I’m waiting for a call from an Indian man. No, he’s not going to ask me out – it’s far more exciting than that. He is the owner of the local Asian food shop and has assured me that he will give me a bell as soon as the boxes of mangoes arrive.
It’s been mango season for a month now and my girls and I have been dying to sample some of India’s finest. I have driven about 100 kms in that month looking for the golden pods of heaven-scented deliciousness to no avail. It looks like today may be my lucky day.
I love mangoes. I love everything about them – the heft of a ripe one in the hand; the scent of them; the colours of them; the shape of them. And, of course, the taste of them. I love their versatility – the way you can use green, unripe ones as a savoury side dish if you pop few mustard seeds and coat them in chilli powder; the way you can make drinks, pickles, desserts, ice-cream, breads, crisps and even curries out of them. Of course, nothing beats eating a perfectly ripe mango just as it is.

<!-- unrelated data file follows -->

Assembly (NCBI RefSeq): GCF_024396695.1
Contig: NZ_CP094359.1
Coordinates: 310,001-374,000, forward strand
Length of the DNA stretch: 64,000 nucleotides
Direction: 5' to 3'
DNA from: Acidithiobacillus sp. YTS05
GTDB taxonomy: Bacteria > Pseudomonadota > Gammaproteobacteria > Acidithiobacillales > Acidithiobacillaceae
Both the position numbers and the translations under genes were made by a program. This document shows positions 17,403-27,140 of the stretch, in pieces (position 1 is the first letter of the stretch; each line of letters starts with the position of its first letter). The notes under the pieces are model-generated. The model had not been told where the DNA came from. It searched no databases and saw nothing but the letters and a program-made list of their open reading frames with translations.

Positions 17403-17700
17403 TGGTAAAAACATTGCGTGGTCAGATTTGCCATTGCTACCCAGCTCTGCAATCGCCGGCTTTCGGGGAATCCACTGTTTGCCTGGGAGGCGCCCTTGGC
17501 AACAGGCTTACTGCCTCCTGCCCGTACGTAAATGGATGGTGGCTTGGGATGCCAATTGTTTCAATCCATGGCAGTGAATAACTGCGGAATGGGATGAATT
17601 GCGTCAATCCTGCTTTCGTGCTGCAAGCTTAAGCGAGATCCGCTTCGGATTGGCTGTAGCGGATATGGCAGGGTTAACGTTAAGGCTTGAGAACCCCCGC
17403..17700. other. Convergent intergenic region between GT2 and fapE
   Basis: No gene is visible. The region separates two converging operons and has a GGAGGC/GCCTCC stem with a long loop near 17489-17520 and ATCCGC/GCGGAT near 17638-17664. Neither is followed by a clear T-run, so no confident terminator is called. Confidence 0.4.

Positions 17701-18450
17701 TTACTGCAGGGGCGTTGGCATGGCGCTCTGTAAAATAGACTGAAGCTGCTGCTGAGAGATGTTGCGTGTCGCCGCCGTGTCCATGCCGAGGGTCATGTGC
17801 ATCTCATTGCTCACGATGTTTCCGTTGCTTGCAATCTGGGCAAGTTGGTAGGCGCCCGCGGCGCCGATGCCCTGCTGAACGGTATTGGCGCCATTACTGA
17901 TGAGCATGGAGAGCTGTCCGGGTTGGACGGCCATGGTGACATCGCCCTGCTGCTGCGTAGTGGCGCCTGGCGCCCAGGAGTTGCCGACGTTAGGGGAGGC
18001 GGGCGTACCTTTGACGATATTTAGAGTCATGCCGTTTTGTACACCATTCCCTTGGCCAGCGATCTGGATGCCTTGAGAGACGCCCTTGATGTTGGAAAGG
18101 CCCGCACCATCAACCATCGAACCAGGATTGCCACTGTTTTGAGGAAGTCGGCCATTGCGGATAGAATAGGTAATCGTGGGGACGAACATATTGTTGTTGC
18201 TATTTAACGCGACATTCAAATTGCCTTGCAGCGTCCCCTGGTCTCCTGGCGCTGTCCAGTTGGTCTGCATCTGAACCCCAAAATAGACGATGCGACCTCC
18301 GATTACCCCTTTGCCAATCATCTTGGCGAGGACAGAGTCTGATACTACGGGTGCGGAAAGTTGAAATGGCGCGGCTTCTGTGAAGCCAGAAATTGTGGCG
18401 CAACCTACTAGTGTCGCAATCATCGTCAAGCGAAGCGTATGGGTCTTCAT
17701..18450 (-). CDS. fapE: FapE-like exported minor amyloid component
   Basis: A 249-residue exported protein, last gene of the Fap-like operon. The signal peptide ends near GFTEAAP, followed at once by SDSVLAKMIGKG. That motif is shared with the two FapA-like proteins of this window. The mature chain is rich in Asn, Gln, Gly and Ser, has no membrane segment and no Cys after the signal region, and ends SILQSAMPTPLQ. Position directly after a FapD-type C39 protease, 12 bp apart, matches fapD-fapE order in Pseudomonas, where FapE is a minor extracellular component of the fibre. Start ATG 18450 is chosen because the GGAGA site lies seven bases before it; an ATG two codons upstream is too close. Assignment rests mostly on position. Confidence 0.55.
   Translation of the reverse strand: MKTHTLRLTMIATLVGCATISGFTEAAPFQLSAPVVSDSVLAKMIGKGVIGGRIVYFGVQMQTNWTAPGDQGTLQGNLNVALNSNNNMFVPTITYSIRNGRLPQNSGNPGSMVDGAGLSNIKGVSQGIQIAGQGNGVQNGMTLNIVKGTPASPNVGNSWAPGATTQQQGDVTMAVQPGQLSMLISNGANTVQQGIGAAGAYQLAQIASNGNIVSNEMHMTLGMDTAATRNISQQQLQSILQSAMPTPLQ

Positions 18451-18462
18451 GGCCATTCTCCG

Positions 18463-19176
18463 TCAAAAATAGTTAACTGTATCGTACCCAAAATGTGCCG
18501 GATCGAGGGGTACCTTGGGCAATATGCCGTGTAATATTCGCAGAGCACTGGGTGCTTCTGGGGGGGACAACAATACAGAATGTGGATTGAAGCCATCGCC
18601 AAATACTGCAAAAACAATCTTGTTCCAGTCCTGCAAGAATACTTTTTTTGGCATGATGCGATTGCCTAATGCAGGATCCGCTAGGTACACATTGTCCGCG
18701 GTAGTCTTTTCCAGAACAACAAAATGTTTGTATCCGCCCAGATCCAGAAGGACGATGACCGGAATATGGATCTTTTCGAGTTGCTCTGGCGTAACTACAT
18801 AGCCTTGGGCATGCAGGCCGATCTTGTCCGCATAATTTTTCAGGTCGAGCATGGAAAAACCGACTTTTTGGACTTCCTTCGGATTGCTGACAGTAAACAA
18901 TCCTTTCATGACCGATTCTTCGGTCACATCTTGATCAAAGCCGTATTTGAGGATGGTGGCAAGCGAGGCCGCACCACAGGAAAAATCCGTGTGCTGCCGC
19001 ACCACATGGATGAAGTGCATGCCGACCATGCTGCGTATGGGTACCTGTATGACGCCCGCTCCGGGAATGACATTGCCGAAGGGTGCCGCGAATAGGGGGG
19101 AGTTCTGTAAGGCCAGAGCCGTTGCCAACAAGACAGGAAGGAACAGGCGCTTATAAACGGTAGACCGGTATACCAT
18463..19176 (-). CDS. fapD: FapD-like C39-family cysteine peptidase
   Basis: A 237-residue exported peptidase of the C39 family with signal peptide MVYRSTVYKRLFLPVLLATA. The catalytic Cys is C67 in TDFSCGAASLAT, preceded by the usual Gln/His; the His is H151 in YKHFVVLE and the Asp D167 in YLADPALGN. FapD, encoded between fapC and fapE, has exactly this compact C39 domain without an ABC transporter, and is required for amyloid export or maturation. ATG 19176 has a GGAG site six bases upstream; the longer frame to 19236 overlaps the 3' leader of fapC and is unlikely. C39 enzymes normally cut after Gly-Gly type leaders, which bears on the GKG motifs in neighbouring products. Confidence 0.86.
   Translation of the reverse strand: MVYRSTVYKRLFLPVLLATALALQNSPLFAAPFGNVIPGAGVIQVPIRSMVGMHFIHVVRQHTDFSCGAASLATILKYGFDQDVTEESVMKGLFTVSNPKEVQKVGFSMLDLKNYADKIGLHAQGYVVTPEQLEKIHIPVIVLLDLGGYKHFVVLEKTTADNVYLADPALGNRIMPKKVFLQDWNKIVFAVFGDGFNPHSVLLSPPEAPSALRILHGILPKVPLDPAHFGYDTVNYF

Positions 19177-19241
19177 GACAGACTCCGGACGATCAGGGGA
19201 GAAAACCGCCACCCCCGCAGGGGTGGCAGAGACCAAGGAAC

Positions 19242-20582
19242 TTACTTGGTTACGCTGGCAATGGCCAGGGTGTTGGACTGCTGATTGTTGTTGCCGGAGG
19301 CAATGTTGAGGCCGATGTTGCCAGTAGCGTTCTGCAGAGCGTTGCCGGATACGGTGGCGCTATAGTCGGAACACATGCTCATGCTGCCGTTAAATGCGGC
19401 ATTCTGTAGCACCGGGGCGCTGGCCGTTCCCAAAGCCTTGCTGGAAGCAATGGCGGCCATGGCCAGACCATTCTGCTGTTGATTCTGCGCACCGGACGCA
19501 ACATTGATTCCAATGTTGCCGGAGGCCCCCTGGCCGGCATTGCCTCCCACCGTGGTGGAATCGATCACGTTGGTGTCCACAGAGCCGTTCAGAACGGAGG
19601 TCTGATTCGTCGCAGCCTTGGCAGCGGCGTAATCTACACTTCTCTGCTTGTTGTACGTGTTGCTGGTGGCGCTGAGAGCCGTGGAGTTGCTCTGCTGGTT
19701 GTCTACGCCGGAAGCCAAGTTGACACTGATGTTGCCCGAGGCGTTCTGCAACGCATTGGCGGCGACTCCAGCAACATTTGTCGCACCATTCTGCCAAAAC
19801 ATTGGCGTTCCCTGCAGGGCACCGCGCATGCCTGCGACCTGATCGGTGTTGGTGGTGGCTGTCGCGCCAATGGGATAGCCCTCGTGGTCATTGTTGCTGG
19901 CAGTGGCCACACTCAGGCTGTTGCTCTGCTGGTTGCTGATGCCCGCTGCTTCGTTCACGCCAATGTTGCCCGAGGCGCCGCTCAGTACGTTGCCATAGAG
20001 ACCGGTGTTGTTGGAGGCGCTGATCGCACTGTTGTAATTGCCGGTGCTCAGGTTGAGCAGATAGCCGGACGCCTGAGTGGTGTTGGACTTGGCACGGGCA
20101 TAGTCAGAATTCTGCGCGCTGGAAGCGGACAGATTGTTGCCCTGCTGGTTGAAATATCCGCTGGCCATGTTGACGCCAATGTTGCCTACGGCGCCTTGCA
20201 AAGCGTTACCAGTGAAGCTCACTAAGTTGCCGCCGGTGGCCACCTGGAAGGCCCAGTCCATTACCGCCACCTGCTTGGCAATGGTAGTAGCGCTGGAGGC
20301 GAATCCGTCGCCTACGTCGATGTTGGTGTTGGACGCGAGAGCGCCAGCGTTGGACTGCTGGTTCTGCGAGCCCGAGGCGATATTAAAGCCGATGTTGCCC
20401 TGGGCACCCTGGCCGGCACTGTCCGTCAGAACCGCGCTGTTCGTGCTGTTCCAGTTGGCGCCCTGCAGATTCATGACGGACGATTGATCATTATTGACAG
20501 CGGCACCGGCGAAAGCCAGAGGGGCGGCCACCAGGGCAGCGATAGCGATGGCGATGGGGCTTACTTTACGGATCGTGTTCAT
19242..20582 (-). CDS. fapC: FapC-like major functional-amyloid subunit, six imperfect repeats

I know some of you may be frowning and thinking ‘But there are mangoes in the shops all year round – what’s wrong with her?’ Well, yes and no. The truth is that I’m a mango snob and I wrinkle my nose at the sight of those small, red and green bullet-hard fruits from places such as Brazil. Everyone knows that mangoes – real mangoes – are only grown on the India subcontinent. Beautiful, firm alphonsoes, for example. Or, my personal favourite, the banganapalli.
When they are perfectly ripe, the banganapalli is soft beneath the taut golden skin. Then, the only way to eat them is to squish the fruit gently with your fingers and then bite off the tip of the mango. Slurp out the pulpy, slightly-sticky contents until there is nothing left but the seed rattling around in the pod of skin. A word of caution, though; don’t do this around people you don’t know/want to impress. You will end up covered in mango nectar, but that’s half the fun. Or it can be, if you’re with the right person. 😉